The Australian’s cartoon by Bill Leak showing people in traditional Indian clothing trying to eat a box of solar panels wasn’t offensive, the Australian Press Council ruled Nov. 7.
At the time of publication, the cartoon was criticized as racist and stereotypical, the Australian’s competitor the Sydney Morning Herald reported.
The Australian, which is owned by News Corp., defended its cartoon to the press council as mocking “climate change activists who would send poor people solar panels rather than give them something they needed — cheap power, aid and assistance,” the press council wrote. Since the cartoon was published during the UN Climate Change Conference last year, when an author and academic had discussed a specific case where a town in India was sent solar panels, the Australian argued it was clearly focused on climate change and not Indians.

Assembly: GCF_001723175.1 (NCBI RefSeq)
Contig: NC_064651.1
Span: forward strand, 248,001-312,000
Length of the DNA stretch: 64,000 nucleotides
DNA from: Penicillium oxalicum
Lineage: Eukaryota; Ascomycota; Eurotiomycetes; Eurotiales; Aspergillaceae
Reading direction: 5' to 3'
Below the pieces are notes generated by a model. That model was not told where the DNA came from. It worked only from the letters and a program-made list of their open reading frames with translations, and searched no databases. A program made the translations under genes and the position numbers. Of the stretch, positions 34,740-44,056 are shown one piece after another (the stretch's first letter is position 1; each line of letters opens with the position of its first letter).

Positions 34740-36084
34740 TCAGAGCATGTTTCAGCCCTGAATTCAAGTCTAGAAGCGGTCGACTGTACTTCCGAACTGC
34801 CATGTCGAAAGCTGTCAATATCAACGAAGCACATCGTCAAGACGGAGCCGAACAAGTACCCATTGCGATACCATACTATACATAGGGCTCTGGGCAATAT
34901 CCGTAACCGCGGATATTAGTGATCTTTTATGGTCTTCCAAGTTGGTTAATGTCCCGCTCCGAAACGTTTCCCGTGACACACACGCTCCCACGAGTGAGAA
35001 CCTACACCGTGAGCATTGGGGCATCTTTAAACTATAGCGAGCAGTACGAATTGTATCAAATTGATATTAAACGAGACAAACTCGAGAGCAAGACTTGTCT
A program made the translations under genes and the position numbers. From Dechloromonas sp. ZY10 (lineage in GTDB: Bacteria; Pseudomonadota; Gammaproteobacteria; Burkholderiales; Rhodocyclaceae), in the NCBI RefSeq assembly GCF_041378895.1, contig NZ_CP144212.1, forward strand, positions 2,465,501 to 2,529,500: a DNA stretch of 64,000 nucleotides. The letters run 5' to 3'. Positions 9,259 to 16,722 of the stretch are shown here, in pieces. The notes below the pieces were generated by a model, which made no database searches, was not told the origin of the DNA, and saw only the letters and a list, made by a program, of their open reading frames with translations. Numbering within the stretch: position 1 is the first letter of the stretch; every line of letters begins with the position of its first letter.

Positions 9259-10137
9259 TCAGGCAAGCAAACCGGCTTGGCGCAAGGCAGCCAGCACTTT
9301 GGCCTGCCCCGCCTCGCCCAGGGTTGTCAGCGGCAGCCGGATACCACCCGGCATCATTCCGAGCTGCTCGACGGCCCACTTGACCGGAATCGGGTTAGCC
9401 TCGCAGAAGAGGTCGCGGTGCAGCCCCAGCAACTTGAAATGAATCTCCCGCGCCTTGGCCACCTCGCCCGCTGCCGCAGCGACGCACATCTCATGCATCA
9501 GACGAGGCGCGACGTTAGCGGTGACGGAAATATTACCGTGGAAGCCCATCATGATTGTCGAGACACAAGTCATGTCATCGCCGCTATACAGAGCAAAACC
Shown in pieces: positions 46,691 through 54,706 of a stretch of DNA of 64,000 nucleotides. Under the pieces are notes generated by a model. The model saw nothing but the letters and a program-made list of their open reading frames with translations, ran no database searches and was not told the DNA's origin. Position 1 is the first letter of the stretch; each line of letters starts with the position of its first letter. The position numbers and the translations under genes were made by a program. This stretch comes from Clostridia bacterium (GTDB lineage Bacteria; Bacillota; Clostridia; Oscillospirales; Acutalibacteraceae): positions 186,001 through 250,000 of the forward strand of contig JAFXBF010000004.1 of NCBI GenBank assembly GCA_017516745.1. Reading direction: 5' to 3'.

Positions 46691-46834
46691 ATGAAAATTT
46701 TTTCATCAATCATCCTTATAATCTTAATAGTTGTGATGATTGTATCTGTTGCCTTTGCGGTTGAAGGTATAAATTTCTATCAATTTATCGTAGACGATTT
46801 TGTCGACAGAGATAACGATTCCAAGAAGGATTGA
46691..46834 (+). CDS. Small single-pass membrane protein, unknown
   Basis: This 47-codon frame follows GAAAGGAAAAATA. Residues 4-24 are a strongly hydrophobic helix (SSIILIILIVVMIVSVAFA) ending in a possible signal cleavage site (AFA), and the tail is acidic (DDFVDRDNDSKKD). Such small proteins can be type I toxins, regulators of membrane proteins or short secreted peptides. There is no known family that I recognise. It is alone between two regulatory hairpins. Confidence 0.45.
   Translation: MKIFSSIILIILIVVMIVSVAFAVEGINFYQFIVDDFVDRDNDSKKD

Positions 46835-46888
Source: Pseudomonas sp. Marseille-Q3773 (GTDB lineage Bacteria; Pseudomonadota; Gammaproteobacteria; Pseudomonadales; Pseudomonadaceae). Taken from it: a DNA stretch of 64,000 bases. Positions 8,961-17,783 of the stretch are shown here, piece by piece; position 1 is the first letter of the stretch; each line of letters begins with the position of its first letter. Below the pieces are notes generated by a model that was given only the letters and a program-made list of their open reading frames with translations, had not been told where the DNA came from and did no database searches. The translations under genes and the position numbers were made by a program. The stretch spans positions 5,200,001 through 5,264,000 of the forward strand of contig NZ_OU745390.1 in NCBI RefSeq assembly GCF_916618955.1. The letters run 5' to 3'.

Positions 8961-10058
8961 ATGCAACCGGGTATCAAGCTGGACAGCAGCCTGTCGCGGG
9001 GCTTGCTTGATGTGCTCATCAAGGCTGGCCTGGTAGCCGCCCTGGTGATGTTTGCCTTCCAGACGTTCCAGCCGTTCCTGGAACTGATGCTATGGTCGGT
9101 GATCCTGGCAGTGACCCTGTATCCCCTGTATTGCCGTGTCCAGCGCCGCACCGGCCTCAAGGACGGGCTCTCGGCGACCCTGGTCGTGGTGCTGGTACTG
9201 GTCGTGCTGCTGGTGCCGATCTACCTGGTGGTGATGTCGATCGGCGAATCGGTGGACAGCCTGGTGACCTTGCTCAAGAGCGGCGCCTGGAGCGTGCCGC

“The publication said the cartoon did not intend to, and did not, ridicule Indian people,” the press council reported. “It refers to mango chutney in the context of a typically Indian food, but this reference was not offensive. The cartoon had depicted Indian people in a barren, rural environment, but this was a reference that was accurate and not offensive.”
The Australian declined to comment, pointing iMediaEthics to the ruling.
The press council noted some readers may have been offended, but ultimately decided the cartoon was fair game, it said, because cartoons get leeway for exaggeration.
“The Council considers that the cartoon is an example of drawing on exaggeration and absurdity to make its point,” it wrote. “While some readers may have found the cartoon offensive, the Council does not consider that the publication failed to take reasonable steps to avoid causing substantial offence, distress or prejudice. Accordingly the Council concludes that its Standards of Practice were not breached.”
Earlier this year, the press council received more than 700 complaints over a cartoon by Leak showing Aboriginal people. In that case, the press council decided against issuing a ruling. Instead the Australian published two op-eds from Aboriginal groups in response critical of the cartoon.